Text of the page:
Wajee

I was a little ticked off at our pediatrician a couple months ago during the year-and-a-half well-check. She asked how Violet’s verbal skills are progressing and I told her she has about a 50-60 word vocabulary. This seemed to impress her until I mentioned that those words were all signs. Her spoken vocabulary at that time was probably less than 20. The doctor dismissed what I think is a pretty impressive ability for an 18-month-old to express herself and told me to “encourage her to talk“.

Well, I’m certainly not going to get all freaked out about it. Clearly this woman is somewhat ill informed… but she’s a pediatrician, not a linguist. Still, I have noticed that most kids Violet’s age do speak more than she does. Thing is, they all get their ideas across. And Violet was able to do this very well starting around 12 months. I think that has helped immensely, especially with Violet’s… um… temperament. Some of her most frustrating moments are when she can’t communicate. She seems so relieved when she learns how to sign about something. So, a tad late in talking seems quite worth it to me.

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But in addition to her uncanny musical ability, she is learning to talk. And let me just say, a cuter thing cannot be fathomed. I love it when we pull into the driveway and she gleefully shouts “home!”; then she asks, “Dada home?” Except tonight she just started saying “Daddy”. I think I’m going to pass out from sheer joy when she says “Mommy”. So far her attempts are something like “Mowmy” and she resorts to “Mama” again. That’s fine. Mama is cool. But I have discovered I am a “Mommy” at heart. Go figure. Meanwhile, my mom is positively foaming at the mouth for Violet’s first attempt at “Granny”.

Violet likes to go for a “wah” (walk) and pick up “wra” (rocks) and stand against the “wa” (wall) while she asks “wehw waw?” (where’s the water?). Yes, they all sound the same to an un-mommy-trained ear. Which is another reason I think the signing is helpful. She often uses signs in conjunction with the spoken words she is working on, so it’s much clearer to us what she’s trying to say. Thus, less frustration, thus, less screaming and crying. Yay!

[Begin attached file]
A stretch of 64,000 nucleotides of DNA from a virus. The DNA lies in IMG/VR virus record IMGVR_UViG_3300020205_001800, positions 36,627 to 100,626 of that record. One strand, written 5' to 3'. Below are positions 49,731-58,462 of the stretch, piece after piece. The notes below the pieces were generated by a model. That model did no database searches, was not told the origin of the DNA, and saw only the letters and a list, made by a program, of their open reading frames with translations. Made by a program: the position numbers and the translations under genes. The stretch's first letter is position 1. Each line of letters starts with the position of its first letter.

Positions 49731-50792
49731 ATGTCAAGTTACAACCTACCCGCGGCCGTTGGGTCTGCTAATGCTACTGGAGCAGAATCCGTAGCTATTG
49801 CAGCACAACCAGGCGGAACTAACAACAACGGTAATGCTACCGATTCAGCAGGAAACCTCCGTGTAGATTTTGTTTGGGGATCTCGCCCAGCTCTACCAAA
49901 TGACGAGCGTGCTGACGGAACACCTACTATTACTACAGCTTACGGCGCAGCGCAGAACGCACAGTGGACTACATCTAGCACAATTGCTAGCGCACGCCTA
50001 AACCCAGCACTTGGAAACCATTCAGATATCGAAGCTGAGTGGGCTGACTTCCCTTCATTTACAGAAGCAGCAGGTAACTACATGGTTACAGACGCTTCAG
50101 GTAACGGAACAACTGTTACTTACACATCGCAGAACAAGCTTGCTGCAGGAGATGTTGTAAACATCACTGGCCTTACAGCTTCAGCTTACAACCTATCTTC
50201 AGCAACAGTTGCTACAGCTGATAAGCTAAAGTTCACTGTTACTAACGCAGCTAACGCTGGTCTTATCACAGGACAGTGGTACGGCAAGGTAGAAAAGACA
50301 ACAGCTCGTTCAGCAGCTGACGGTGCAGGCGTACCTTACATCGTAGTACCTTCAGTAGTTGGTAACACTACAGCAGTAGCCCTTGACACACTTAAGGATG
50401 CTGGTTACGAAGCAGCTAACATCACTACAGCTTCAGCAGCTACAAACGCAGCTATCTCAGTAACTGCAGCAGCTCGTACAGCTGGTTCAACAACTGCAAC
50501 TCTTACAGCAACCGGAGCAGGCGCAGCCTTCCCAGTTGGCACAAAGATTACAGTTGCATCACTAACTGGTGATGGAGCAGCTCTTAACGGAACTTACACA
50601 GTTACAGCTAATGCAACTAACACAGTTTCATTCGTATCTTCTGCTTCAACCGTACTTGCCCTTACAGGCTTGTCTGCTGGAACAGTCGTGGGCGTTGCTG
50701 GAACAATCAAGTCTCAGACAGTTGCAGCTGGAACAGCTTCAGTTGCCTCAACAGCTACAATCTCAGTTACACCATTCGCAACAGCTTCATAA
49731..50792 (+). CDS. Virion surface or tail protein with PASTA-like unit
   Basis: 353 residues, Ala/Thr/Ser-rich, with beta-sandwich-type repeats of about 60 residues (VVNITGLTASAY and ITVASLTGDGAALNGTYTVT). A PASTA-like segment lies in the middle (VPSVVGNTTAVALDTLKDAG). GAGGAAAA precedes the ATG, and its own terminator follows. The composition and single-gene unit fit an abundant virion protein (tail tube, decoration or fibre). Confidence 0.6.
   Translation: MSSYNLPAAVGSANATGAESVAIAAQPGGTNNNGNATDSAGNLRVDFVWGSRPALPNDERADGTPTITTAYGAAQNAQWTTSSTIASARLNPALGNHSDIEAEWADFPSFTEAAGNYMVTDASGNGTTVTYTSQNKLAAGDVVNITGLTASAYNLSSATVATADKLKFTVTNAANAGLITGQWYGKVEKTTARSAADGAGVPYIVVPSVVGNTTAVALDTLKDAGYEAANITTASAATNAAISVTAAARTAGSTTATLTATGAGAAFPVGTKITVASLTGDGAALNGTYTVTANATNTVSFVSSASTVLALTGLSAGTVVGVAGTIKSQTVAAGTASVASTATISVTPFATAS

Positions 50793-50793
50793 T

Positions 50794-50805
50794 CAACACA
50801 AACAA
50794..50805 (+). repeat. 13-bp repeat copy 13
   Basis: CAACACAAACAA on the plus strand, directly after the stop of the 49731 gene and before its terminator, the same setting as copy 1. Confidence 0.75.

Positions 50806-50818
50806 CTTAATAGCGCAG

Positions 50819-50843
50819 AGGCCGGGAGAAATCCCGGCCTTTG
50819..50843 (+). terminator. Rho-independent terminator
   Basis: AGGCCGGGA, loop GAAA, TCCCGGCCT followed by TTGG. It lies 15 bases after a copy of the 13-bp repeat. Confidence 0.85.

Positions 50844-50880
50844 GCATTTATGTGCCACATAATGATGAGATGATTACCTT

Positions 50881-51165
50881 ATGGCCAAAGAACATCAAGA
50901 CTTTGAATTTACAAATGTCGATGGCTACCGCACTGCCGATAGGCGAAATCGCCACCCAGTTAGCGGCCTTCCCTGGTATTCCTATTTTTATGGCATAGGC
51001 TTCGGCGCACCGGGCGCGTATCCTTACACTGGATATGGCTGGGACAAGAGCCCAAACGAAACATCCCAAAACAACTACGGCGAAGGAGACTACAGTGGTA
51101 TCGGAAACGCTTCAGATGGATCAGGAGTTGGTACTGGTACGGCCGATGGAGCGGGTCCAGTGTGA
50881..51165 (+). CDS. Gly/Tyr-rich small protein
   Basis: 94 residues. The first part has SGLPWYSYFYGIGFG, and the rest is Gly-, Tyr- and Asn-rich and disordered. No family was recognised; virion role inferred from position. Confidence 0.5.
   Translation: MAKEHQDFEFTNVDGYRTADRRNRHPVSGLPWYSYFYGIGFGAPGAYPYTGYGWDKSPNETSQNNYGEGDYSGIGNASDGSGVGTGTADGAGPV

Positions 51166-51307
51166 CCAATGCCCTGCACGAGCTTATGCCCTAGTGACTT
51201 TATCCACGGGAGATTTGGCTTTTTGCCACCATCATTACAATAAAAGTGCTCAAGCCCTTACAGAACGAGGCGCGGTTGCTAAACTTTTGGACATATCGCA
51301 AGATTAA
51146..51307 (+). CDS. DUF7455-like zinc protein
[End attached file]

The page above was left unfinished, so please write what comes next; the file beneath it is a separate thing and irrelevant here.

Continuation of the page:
Other new-ish things she’s saying: “baaaaybeh” (baby, kind of sounds like a construction worker’s cat-call”), “ba” (bath), “weh” (wet), “dih down” (sit down), “ih up” (get up), “an up” (stand up), “hel” (help), and “Wajee” (Violet). We can’t quite figure out if this is just her preliminary attempt at her name or if she wants to be called Wajee.

Eh… whatever works.

5 responses to “Wajee”

  1. Granny

    And she did say “Granny!” You heard her…clear as a bell…several times. Woo Hoo!!! Violet rocks and Granny is in hog heaven!

  2. Kristen

    I am dying to see Wajee (aka Violet!) again … a trip to Austin is a MUST! You’ve got me a bit panicked. Our nearly 14 month old Drew can only say “dada” “mama” and occassional “sie” for . Random attempts at words have been uttered, but not consistantly. Ut oh. His favorite expression as of late is, ” wetha, wetha, baaa, baaa.” And we have yet to decifer the meaning of this. Any ideas?

  3. Eric

    Damn straight: don’t let the pediatrician get you down. Even if she can’t see it, you HAVE been encouraging your daughter to talk, only you did it using means that were available to her well in advance of most kids. Heck, according to our pediatrician, a speaking vocabulary of three or more words is fine for an 18-month-old. That’s about where our daughter was at that age, with five spoken words, but a couple hundred signs. She’s closing in on three now, and her speech is just fine. It’s actually a bit advanced compared to most of her peers, in fact. She only signs rarely these days, but still understands signing quite well.

    So yeah, she may speak a little later than most, but she’s communicated well before most, so I’d say you and she have come out pretty far ahead.

  4. Dad aka Apa

    Don’t worry about the pediatrician. Cap’n Billy was worred that Carson was going to go to kindergarten without any verbal skills but great at sign language. (Actually, can you imagine how quiet classrooms would be? Hmmm.) Anyway, Carson went from almost no words to full sentences almost overnight at about three (I’ll have to ask but he was very late). Seems he was silently practicing until he knew he could do it right. That’s the theory and Cap’n Bill’s sticking to it.

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